Project Homeless Connect & San Francisco’s less fortunate

This Thursday morning, I came across a commotion outside the Bill Graham auditorium in San Francisco across from the San Francisco City Hall. This auditorium is usually reserved for fashionable corporate parties and concerts, but on this windy April morning it was home to Project Homeless Connect. Gavin Newsom, the city’s energetic mayor initiated this program to improve service access to the homeless.

I did some research on San Francisco’s growing homeless population and found some heartbreaking numbers. The city’s homeless population has been estimated at 7,000-10,000 people — including the mentally ill, the unemployed, travelers, drug addicts, and alcoholics. Although California has prospered as a state, the issue has been aggravated due to the deinstitutionalization of public services and a lack of adequate local service systems.

On a mission to find out more, I stumbled upon an interesting story in the San Francisco Chronicle. It talks about the St. Boniface Roman Catholic Church in the Tenderloin. As morning approaches, hundreds of homeless men and women shuffle into the pews of this magnificent church for a few hours of undisturbed sleep. Many of the homeless wander the streets all nights because they fear that if they doze off –they will be assaulted, raped or have their bundles will be stolen; some are crazy, some are frail and old, and some are women who have lost everything due to abusive relationships.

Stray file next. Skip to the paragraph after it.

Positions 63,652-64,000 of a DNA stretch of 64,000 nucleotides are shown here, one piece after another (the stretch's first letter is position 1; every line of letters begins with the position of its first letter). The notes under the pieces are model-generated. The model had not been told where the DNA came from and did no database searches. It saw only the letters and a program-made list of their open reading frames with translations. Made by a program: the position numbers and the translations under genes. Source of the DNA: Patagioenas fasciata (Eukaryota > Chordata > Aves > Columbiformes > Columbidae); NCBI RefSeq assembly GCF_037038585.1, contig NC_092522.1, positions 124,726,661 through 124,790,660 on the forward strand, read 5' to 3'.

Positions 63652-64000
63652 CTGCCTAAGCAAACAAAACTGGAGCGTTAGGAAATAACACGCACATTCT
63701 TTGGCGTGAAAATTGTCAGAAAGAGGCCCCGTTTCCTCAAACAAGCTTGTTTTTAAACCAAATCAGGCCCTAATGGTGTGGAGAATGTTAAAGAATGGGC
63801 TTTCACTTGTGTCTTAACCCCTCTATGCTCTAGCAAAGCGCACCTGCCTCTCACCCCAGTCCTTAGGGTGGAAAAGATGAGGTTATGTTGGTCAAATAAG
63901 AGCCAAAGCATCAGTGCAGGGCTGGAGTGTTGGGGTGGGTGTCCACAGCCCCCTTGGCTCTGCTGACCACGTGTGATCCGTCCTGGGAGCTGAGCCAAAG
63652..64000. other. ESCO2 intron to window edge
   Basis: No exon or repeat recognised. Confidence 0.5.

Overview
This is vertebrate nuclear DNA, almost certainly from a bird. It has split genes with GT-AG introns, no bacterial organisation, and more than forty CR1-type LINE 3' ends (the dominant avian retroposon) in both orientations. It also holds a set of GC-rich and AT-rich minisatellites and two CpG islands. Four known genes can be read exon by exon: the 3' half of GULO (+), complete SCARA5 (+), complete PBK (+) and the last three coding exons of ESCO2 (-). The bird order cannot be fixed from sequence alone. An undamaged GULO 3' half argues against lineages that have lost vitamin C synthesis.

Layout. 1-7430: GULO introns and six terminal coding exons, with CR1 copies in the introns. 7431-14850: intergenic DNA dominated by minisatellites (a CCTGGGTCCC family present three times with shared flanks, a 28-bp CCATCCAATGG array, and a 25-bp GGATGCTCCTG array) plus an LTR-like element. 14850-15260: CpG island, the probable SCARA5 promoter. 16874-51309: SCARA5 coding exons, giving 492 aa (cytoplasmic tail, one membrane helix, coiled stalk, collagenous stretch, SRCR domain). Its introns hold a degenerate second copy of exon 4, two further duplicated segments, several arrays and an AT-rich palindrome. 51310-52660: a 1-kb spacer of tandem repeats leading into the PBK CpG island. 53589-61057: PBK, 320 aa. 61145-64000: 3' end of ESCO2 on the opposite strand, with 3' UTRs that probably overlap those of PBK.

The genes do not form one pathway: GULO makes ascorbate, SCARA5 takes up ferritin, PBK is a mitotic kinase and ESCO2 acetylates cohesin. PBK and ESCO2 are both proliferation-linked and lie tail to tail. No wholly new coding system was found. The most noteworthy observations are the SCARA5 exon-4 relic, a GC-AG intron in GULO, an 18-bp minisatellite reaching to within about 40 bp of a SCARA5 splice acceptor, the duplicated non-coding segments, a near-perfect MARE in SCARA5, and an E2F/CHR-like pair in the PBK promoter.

For many homeless individuals, institutions like the St. Boniface act as a safe zone that help them feel just a little bit more human. It is sobering to think that many of the homeless were once fairly productive individuals of our society. They narrate stories of a single stroke of bad luck, an abusive relationship or just a lack of will to live. It is a sobering thought that we may be just a few paychecks from losing everything we have.

A last thought – history judges civil societies not by how well the privileged fare, but by how it treats it’s less fortunate. Perhaps no one understands this better than the volunteers at St. Boniface and Project Homeless connect.


Site: Project Homeless Connect
Report: Shame of the city – a special report on homelessness (San Francisco Chronicle)
Article:At St. Boniface, a sanctuary for homeless people” by Kevin Fagan
Photo Gallery: St. Boniface

1 Comment

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One response to “Project Homeless Connect & San Francisco’s less fortunate

  1. Heena Asave

    I am surprised!

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